Africa 7.3.2018 02:30 pm

Ethiopian ruling party to meet next week to choose new PM

Ethiopian Prime Minister Hailemariam Desalegn oversaw a smooth handover on the death of former Marxist rebel Meles Zenawi

Ethiopian Prime Minister Hailemariam Desalegn oversaw a smooth handover on the death of former Marxist rebel Meles Zenawi

Ethiopia’s ruling coalition will meet next week to choose a successor to Prime Minister Hailemariam Desalegn whose surprise resignation last month has sparked a rare succession race, state media reported Wednesday.

Hailemariam’s decision to step down was unprecedented in the 27-year reign of the Ethiopian People’s Revolutionary Democratic Front (EPRDF) and analysts say it is unclear who the party will pick to replace him.

The next prime minister will be chosen by the EPRDF council, a 180-person body composed of party officials.

The council will meet after the party’s 36-member executive committee finishes deliberations which are scheduled to start on Sunday, state-affiliated Fana Broadcasting Corporate reported.

“After the end of the Executive Committee’s meeting, the council of EPRDF will convene to elect (a) chairman of the organisation,” Fana said, citing party administrator Shiferaw Shigute, who is thought to be one of the three front-runners to replace Hailemariam.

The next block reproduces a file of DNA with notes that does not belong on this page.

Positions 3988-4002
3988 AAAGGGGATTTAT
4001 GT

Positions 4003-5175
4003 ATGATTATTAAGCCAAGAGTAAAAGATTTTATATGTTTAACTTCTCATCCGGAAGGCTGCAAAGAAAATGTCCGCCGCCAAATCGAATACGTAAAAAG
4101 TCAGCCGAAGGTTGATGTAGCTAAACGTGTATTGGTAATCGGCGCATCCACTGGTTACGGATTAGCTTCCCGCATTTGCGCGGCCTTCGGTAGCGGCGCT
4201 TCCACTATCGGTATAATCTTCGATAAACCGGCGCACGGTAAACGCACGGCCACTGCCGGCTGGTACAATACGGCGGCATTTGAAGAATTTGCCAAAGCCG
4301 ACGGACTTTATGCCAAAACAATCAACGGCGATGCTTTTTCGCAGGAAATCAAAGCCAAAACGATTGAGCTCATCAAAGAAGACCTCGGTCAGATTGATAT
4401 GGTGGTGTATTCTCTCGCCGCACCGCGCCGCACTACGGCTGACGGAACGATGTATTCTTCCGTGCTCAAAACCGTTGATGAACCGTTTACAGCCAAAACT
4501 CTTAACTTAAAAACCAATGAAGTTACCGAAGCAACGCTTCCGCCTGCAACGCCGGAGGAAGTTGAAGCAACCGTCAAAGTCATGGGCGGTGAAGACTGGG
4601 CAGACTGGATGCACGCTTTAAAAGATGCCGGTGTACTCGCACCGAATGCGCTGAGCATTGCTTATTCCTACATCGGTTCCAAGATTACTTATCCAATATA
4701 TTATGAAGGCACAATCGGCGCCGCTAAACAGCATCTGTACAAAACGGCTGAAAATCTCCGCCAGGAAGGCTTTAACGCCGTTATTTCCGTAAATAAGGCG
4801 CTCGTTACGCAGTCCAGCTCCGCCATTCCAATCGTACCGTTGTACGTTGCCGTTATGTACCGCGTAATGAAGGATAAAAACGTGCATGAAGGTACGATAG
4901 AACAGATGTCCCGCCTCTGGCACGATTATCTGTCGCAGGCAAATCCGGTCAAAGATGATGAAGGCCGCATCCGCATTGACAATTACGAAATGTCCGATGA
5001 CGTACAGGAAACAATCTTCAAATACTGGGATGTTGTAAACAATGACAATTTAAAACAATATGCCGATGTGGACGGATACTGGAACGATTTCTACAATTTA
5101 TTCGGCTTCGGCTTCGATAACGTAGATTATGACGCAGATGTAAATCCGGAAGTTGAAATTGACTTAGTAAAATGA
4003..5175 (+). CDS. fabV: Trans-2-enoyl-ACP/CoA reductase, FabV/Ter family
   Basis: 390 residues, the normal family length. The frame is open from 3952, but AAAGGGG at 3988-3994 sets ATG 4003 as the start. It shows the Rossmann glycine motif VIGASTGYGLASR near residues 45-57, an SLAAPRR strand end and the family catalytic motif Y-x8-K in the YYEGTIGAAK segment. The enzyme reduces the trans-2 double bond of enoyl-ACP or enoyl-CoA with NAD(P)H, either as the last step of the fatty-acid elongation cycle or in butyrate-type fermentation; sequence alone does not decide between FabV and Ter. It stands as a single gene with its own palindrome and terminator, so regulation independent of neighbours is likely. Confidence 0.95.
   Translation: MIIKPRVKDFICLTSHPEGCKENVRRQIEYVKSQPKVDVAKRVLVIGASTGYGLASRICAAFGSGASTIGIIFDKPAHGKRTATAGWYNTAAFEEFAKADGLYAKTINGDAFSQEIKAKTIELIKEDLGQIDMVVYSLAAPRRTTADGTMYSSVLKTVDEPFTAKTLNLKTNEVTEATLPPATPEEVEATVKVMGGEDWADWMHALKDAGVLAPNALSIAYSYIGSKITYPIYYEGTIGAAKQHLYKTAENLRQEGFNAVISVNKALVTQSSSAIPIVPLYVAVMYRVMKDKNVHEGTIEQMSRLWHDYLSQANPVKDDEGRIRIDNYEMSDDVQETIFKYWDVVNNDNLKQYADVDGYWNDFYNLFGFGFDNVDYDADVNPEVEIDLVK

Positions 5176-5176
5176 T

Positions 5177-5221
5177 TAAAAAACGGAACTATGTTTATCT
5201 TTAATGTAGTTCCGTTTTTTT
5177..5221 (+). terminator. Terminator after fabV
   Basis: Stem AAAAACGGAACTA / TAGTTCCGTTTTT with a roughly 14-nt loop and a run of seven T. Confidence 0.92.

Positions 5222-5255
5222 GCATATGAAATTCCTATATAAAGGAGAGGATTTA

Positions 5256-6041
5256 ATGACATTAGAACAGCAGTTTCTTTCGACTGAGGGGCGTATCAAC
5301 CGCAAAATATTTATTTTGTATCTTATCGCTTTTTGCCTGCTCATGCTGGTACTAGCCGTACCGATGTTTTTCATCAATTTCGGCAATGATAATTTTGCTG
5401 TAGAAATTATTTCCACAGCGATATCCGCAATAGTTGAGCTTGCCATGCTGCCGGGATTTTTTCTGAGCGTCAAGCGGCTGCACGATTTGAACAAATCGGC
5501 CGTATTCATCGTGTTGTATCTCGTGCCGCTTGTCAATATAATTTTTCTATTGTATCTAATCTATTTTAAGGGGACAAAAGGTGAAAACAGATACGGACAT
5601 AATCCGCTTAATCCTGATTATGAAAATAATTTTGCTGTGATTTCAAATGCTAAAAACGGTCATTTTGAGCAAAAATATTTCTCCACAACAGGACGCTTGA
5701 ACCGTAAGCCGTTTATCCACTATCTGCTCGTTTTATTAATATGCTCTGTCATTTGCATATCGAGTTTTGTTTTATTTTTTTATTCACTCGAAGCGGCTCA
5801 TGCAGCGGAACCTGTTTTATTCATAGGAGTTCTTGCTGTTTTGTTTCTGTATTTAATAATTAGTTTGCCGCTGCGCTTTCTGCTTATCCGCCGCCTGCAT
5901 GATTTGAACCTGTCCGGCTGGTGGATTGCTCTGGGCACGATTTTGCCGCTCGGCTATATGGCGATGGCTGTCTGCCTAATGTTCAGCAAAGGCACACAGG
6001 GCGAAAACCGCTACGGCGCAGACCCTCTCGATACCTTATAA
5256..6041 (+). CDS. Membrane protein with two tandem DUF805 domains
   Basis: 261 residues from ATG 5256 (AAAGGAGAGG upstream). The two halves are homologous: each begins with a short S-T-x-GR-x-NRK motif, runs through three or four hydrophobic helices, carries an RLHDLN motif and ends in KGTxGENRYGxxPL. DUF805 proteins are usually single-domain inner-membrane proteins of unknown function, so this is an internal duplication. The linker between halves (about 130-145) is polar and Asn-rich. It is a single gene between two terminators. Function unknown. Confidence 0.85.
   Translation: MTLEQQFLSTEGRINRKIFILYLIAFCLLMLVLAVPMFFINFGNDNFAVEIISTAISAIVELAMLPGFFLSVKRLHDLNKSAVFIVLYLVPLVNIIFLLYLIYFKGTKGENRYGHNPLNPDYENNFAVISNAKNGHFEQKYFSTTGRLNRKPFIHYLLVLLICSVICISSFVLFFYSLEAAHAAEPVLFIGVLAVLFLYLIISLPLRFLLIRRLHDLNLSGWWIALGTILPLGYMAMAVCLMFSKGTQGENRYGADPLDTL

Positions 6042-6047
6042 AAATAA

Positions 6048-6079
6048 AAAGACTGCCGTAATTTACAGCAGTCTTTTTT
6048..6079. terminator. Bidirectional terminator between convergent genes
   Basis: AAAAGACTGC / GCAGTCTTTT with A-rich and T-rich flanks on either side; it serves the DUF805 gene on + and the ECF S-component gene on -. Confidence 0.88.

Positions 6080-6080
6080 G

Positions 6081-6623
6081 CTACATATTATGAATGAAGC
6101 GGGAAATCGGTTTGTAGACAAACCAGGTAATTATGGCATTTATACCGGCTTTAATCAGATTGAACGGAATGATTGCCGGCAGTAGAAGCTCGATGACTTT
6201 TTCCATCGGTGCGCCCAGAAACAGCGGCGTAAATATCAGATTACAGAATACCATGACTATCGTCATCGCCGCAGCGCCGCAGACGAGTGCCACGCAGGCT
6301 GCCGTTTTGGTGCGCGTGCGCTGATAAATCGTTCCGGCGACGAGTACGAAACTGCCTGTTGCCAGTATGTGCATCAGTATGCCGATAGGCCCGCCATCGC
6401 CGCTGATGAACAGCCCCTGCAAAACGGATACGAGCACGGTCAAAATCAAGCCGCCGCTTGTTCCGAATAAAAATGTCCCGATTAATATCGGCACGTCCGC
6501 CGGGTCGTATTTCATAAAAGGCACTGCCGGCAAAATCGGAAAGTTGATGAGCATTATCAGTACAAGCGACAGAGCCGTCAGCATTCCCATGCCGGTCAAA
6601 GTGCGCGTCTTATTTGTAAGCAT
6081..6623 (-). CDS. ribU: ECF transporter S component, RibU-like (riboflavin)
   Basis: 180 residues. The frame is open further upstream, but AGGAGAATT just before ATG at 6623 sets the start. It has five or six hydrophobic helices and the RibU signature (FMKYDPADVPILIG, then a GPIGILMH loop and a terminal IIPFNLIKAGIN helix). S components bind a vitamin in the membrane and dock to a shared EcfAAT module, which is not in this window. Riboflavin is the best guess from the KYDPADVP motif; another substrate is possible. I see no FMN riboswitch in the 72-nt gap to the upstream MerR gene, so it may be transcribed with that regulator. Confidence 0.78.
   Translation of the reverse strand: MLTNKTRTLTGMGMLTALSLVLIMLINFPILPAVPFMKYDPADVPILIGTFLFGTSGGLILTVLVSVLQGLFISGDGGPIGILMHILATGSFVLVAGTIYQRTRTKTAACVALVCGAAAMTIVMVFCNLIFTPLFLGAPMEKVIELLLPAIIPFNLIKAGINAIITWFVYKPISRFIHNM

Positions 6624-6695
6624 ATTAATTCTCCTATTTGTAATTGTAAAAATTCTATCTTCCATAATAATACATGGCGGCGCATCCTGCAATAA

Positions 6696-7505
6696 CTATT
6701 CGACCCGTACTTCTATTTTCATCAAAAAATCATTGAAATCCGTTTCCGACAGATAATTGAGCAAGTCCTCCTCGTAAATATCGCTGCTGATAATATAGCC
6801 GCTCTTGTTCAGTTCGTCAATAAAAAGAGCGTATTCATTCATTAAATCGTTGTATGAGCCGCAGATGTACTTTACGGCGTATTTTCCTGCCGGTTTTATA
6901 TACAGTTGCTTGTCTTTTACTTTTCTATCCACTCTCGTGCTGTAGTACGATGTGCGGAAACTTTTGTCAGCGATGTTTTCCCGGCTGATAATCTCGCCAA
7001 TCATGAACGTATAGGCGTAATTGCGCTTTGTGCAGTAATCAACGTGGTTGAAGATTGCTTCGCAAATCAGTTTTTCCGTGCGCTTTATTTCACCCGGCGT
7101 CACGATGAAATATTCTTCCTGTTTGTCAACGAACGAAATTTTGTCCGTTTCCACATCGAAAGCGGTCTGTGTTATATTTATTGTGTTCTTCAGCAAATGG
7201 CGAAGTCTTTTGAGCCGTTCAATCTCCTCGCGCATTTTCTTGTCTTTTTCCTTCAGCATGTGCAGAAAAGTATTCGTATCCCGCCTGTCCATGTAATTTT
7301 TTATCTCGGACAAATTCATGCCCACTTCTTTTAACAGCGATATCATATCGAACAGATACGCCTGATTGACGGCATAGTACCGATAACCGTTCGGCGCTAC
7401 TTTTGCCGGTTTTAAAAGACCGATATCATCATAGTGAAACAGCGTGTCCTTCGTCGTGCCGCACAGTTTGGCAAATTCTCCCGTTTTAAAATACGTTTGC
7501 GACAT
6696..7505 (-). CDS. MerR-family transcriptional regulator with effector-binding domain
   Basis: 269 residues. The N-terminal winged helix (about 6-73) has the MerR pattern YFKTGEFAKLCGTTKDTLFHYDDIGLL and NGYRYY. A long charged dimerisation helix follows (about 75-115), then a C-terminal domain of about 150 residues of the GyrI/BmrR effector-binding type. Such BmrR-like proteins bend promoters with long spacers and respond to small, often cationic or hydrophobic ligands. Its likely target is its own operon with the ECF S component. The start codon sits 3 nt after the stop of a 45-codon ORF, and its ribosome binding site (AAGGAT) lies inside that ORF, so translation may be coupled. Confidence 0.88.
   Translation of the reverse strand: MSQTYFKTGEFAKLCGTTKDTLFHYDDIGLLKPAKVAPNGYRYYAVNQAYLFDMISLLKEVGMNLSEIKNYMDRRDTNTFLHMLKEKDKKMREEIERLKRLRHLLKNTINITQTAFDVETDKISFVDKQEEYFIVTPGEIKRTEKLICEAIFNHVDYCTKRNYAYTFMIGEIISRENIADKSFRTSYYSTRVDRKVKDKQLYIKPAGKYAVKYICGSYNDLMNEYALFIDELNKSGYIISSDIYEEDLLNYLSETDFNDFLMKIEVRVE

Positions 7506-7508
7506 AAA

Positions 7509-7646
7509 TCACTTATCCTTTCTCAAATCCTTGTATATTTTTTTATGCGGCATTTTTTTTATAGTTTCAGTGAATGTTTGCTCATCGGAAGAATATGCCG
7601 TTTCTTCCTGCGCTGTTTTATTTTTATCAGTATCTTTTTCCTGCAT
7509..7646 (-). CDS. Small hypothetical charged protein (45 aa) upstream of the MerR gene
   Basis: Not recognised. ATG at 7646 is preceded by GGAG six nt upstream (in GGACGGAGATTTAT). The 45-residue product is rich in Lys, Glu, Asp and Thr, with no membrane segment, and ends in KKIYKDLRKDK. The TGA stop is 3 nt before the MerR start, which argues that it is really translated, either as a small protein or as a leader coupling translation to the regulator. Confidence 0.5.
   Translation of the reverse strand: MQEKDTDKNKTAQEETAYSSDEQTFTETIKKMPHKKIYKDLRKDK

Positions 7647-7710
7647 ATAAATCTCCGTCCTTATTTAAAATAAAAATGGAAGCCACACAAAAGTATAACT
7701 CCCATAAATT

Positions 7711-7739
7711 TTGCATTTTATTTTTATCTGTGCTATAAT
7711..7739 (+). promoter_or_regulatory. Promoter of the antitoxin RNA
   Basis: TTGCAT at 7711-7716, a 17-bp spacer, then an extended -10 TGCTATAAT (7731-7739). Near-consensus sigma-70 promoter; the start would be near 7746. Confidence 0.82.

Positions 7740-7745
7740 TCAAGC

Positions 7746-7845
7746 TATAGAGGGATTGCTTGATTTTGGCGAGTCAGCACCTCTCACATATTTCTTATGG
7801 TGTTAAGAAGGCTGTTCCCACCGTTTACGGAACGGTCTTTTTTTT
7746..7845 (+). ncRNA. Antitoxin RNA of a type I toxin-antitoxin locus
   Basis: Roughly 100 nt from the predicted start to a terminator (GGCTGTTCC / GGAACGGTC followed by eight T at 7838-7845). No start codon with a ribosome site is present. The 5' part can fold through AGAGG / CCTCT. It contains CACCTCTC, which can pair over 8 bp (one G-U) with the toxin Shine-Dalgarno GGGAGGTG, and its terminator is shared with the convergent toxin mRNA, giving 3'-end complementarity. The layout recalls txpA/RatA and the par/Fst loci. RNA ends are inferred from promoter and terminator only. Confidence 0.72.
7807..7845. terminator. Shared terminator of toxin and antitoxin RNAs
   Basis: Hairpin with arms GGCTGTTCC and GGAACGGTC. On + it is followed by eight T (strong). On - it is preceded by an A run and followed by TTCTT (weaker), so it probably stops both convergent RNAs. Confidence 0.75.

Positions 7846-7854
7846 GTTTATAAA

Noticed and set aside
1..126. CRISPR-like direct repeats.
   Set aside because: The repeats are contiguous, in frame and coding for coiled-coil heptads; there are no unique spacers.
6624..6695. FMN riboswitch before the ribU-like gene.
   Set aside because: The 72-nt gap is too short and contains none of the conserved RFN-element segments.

Made up of four ethnically based parties, the EPRDF controls every seat in parliament and wields unchecked power in Ethiopia.

But cracks have emerged within the coalition in recent months, leading to speculation that top officials — who rarely discuss intraparty politics openly — are divided over Hailemariam’s replacement.

Last week, 88 parliamentarians voted against formalising a state of emergency declared after Hailemariam’s resignation, an unusual break from the party line.

The last time Ethiopia declared a state of emergency was in October 2016 after months of anti-government protests by the country’s two largest ethnicities the Oromo and Amhara that left hundreds dead.

That declaration lasted for 10 months and mostly halted the protests, but Shiferaw said deadly clashes earlier this year in the regions of the Oromo and Amhara peoples’ were the reason for the new emergency decree.

Analysts believe it was this unrest and simmering discontent which prompted Hailemariam’s resignation.

Besides Shiferaw, Deputy Prime Minister Demeke Mekonnen, an Amhara, and former science and technology minister Abiy Ahmed, an Oromo, are believed to be front-runners for prime minister.

Hailemariam has agreed to stay in office until a successor is chosen.

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